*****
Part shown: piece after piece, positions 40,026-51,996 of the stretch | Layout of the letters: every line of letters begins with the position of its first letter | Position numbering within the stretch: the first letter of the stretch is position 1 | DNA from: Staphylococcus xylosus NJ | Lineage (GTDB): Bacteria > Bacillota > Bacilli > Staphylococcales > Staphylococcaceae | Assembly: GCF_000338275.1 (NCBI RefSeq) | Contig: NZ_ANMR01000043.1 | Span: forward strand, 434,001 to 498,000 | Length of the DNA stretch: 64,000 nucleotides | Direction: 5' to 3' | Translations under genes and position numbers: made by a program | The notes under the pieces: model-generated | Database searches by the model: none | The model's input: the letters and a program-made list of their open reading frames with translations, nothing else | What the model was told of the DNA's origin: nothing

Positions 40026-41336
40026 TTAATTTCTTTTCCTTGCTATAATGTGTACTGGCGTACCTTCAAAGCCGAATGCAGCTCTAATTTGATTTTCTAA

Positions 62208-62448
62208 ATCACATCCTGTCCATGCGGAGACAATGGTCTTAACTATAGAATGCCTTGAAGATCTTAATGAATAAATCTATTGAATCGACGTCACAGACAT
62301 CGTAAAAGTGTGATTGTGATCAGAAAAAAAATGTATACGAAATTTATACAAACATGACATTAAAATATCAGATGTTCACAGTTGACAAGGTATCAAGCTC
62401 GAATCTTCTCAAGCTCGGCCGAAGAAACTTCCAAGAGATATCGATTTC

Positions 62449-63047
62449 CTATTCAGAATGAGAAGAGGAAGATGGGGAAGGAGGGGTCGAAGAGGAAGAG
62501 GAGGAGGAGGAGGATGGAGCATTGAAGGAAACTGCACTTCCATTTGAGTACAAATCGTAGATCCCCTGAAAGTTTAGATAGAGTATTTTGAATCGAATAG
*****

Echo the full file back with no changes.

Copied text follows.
Part shown: piece after piece, positions 40,026-51,996 of the stretch | Layout of the letters: every line of letters begins with the position of its first letter | Position numbering within the stretch: the first letter of the stretch is position 1 | DNA from: Staphylococcus xylosus NJ | Lineage (GTDB): Bacteria > Bacillota > Bacilli > Staphylococcales > Staphylococcaceae | Assembly: GCF_000338275.1 (NCBI RefSeq) | Contig: NZ_ANMR01000043.1 | Span: forward strand, 434,001 to 498,000 | Length of the DNA stretch: 64,000 nucleotides | Direction: 5' to 3' | Translations under genes and position numbers: made by a program | The notes under the pieces: model-generated | Database searches by the model: none | The model's input: the letters and a program-made list of their open reading frames with translations, nothing else | What the model was told of the DNA's origin: nothing

Positions 40026-41336
40026 TTAATTTCTTTTCCTTGCTATAATGTGTACTGGCGTACCTTCAAAGCCGAATGCAGCTCTAATTTGATTTTCTAA

Positions 62208-62448
62208 ATCACATCCTGTCCATGCGGAGACAATGGTCTTAACTATAGAATGCCTTGAAGATCTTAATGAATAAATCTATTGAATCGACGTCACAGACAT
62301 CGTAAAAGTGTGATTGTGATCAGAAAAAAAATGTATACGAAATTTATACAAACATGACATTAAAATATCAGATGTTCACAGTTGACAAGGTATCAAGCTC
62401 GAATCTTCTCAAGCTCGGCCGAAGAAACTTCCAAGAGATATCGATTTC

Positions 62449-63047
62449 CTATTCAGAATGAGAAGAGGAAGATGGGGAAGGAGGGGTCGAAGAGGAAGAG
62501 GAGGAGGAGGAGGATGGAGCATTGAAGGAAACTGCACTTCCATTTGAGTACAAATCGTAGATCCCCTGAAAGTTTAGATAGAGTATTTTGAATCGAATAG